IE 11 is not supported. For an optimal experience visit our site on another browser.

Tom Delay: Politician or telemarketer?

When telemarketers take advantage of consumers, Congress is often the first to cry foul. But what if the telemarketer is himself a politician? NBC’s Lisa Myers reports.
/ Source: NBC News

When telemarketers take advantage of consumers, Congress is often the first to cry foul. But what if the telemarketer is himself a politician? NBC News obtained never-before-heard tapes from a controversial fund-raising effort by House Majority Leader Tom DeLay — tapes that some critics claim are a congressional bait-and-switch.

Air Force chaplain James Helton says he was flabbergasted when he first heard the news from his wife. “She told me you’ve been selected for a national award by Congressman DeLay, and they really want you to call the office.”

Helton wondered why a powerful Republican leader would want to honor a humble Air Force reservist and quickly returned the call. He was so upset by what he heard that he invited NBC News to record the conversation when he called back a second time.

First there was a recorded message: “This is Congressman Tom DeLay. I’m asking you to serve as an honorary chairman on our business advisory council, and you will be recognized with our national leadership award.”

Then, a telemarketer came on the line: “You’d be invited to private dinners with congressmen and quarterly strategy sessions in Washington.”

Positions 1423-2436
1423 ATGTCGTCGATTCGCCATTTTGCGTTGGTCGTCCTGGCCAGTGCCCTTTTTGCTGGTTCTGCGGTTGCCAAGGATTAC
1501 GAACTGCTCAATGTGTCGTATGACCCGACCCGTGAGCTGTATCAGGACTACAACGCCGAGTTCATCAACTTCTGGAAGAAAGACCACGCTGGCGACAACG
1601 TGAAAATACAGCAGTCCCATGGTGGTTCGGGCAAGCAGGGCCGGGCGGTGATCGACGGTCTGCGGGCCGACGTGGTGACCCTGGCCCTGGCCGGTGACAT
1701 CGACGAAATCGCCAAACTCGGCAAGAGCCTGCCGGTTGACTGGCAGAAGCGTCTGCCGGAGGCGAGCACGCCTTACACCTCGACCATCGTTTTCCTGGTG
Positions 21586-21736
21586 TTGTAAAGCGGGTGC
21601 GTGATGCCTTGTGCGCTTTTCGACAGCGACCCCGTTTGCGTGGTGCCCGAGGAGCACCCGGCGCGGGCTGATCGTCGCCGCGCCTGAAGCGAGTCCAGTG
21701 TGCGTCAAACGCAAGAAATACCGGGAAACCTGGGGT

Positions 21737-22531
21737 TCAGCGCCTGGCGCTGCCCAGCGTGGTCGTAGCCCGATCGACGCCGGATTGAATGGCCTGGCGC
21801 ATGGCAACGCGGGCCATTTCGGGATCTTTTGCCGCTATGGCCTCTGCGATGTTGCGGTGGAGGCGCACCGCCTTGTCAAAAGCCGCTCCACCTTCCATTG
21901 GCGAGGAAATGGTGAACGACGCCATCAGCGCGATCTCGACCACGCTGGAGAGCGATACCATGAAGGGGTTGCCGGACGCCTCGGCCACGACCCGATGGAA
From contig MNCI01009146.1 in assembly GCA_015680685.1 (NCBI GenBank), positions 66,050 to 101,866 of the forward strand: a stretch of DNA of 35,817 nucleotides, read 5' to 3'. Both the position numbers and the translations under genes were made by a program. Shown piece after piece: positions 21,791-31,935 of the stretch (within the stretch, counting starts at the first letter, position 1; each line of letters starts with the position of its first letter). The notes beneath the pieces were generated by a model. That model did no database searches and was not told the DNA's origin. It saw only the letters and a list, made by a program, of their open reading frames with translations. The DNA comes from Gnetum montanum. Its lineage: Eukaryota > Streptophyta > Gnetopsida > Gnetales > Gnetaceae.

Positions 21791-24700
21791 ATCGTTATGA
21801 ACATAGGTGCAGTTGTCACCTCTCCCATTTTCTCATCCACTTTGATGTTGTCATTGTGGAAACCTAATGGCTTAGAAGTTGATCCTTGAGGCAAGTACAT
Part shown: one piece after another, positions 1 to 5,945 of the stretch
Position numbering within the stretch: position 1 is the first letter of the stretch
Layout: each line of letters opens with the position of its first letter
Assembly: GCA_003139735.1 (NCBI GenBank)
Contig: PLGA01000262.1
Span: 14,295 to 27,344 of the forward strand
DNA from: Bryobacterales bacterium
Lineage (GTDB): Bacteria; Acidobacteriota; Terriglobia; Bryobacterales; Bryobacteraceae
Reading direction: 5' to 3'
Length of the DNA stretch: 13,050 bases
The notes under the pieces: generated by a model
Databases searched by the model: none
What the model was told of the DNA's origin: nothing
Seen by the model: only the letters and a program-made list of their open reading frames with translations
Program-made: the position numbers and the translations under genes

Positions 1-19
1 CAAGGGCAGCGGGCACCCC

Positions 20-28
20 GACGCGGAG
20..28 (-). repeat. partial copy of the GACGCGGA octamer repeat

In the call, Helton was also promised an exclusive black-tie president’s dinner and his name in a newspaper ad.


Then came the pitch from the telemarketer: “We’re asking each chairman for a one-time gift of $300 or $500 for the ad. Can we count on your support?”

Helton replied: “That’s pushing my budget a little. Does it have to be paid all at once?”

“Would $100 or $200 be any better for you? And I could even split that down into two payments as well,” replied the telemarketer.

Helton, an independent voter who voted for Bush in the last presidential election, did not send a dime. “It was dishonest, it was sleazy, and it was certainly unbecoming a national party like this,” said Helton.

NBC News played the tape for Fred Werthheimer, a frequent critic of fund-raising practices of both parties: “I’ll tell you what your qualification is for getting an award: that they have your telephone number and can reach you by phone.”


Past awardees include a convicted sex offender and a maker of drug paraphernalia — both awards were later rescinded.

The award also is proudly displayed in the office of an adult film promoter, Harry Weiss, who sent Republicans a check from his company — “Nefarious Films.”

“They cashed the check, so I guess they’re happy to have me aboard,” Weiss said.

DeLay and the National Republican Congressional Committee declined an on-camera interview. The committee says these calls are entirely proper and that there are thousands of happy award recipients around the country. But critics say the only thing recipients won was a chance to give money to Republicans.

Lisa Myers is NBC News’ Senior investigative correspondent, based in Washington, D.C.